Can A Massage Help In Muscle Recovery

Few things feel better than a whole-body massage. Its proponents claim that it can relax anti invigorate you, remove metabolic waste and toxins, stimulate recovery and promote better athletic performance. And that’s the short list! But to make things more complicated, different massage techniques have various effects.

Three common massage techniques include effleurage, a stroking technique in which the heels and palms of the hands glide over the part to he massaged; petrissage, or holding the affected tissue between the thumb and forefinger while you roll, lift and twist it; and tapotement, which involves cupping or percussive-type action. Deep transverse friction massage involves massaging the site of a lesion (where scar tissue may be forming, for example) anti facilitates normal collagen alignment in tendons and ligaments.

Certainly, massage makes you feel good, but what are some of its physiological effects? Proponents of massage are challenged to provide specific mechanisms for the purported benefits, but does science support the multitude of claims made by massage therapists


Lactic acid is one of the most misunderstood chemicals in our bodies. It’s accused of being a metabolic poison that needs to be eliminated, and is blamed for the soreness we feel the day or two after intense exercise. (Actually, the soreness is caused by tearing of myofibrils) Proponents of massage often claim that it helps rid the muscles of lactic acid.

In a study conducted at the University of Northern Iowa in Cedar Falls, 22 men ran to exhaustion, then either 1) recovered passively in a supine position, 2) rode a bike at a very low intensity or 3) had their legs massaged by a certified massage therapist. Researchers drew blood from the test subjects and determined their lactate (lactic acid) levels at three, five, nine, 15, and 20 minutes post-exercise. Low-intensity cycling was found to be best for lowering blood lactate levels, and no difference existed between the blood levels of subjects who recovered passively and had a massage.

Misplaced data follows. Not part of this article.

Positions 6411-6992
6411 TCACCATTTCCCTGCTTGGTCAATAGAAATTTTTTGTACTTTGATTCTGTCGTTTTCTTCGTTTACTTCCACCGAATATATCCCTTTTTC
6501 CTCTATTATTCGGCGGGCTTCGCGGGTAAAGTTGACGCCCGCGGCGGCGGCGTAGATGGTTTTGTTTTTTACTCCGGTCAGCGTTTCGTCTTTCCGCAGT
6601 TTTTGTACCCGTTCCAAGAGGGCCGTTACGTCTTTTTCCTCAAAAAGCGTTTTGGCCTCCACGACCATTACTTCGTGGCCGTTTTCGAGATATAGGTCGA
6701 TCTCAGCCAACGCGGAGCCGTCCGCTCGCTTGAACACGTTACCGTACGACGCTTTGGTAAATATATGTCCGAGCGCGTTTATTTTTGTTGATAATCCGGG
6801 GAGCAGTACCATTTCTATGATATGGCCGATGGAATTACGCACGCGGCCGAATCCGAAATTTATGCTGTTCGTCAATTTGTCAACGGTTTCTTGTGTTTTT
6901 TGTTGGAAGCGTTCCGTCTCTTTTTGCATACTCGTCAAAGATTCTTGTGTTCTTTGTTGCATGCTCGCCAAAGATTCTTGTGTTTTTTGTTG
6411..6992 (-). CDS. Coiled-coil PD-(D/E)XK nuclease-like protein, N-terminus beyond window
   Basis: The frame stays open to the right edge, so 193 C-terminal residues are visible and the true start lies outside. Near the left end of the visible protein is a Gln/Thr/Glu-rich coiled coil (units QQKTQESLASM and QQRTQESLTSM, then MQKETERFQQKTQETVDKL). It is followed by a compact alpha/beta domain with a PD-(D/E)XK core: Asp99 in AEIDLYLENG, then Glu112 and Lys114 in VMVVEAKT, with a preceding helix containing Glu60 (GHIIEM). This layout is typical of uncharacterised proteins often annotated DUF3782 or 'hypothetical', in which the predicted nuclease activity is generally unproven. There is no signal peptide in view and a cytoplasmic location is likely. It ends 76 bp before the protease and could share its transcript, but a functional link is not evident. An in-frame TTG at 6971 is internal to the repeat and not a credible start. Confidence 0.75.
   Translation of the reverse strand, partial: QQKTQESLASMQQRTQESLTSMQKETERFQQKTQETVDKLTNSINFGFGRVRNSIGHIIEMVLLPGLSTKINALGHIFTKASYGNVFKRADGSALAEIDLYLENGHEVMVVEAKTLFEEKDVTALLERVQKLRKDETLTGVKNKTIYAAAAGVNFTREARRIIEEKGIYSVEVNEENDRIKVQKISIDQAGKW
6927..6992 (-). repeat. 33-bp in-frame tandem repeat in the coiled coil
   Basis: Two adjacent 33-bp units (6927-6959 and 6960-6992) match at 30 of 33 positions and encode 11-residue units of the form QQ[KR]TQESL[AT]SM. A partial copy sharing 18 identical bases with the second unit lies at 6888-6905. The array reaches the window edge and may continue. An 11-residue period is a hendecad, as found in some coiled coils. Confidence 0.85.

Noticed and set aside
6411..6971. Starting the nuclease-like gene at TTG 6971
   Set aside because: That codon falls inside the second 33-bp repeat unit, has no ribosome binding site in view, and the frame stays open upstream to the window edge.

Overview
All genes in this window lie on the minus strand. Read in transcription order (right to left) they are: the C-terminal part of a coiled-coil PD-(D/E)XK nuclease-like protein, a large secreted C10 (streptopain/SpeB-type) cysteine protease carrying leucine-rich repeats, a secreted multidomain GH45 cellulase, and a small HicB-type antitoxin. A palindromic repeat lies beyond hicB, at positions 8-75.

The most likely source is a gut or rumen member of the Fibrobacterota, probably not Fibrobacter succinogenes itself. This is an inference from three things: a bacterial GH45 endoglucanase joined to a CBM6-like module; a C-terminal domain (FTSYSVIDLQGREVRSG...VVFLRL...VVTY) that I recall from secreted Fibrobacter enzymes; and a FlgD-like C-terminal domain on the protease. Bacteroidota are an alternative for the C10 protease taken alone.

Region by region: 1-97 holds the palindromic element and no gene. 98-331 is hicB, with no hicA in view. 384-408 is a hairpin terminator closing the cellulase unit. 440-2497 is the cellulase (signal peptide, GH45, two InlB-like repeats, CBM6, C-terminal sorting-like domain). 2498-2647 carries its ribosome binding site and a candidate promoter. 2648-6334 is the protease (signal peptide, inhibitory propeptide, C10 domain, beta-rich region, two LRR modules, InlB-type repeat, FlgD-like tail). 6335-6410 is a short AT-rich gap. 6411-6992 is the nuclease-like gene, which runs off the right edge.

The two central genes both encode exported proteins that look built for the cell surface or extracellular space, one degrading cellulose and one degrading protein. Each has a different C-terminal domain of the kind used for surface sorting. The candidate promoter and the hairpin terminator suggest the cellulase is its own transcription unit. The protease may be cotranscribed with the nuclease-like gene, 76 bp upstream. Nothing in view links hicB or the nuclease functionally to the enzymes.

This study doesn’t suggest that massage is useless for athletes, but does show that its effects may have little to do with the removal of lactic acid. This makes sense if lactic acid doesn’t cause muscle soreness.


We all get sort painful muscles, and a deep, thorough massage maybe your therapy of choice. But does it really diminish pain, or is it all in our heads?

In a study from the University of Mississippi Medical Center, 40 untrained female subjects performed negatives on biceps curls until they were fatigued. In untrained subjects, this will definitely cause delayed-onset muscle soreness! Then they were treated” in one of three ways: upper-body exercise (arm cycling), massage or electrical stimulation immediately after exercise and 24 hours later. A control group wasn’t treated. Researchers found that each of the four groups rated their soreness the same! Neither massage nor exercise decreased muscle soreness felt one day later.

In another study, a combination of warm-up, stretching and massage was found to decrease the soreness after eccentric exercise. Yet the effects are hard to predict and often inconsistent. So does massage help or not? Well, with regard to a “measurable” difference in soreness, seemingly no.


The data are equivocal on this one. A recently published study from Laurier University in Canada found that massage had no effect on limb blood flow. According to Peter M. Tiidus, PhD, “Light quadriceps contractions were far more effective in improving blood flow than the manual massage itself.”


A dearth of science is often used to support a multitude of claims through-out the fitness and health-related fields. Massage is no different. Little scientific evidence shows that massage significantly enhances the recovery process. On the other hand, massage may promote the proliferation of fibroblasts (cells involved in laying down collagen an important component of connective tissue). Massage might enhance the healing process by recruiting these cells, but the evidence is inconclusive at this point.

Nonetheless, massage could be an important component of any athlete’s total training package. You’re thinking, there is no science to back it up. Well, it doesn’t seem to have much physiological effect, but hey, if massage makes you feel better, that may be reason enough to use it as a therapeutic modality. As far as its effect on muscle goes, wait a decade or so science may have yindicated it by then.

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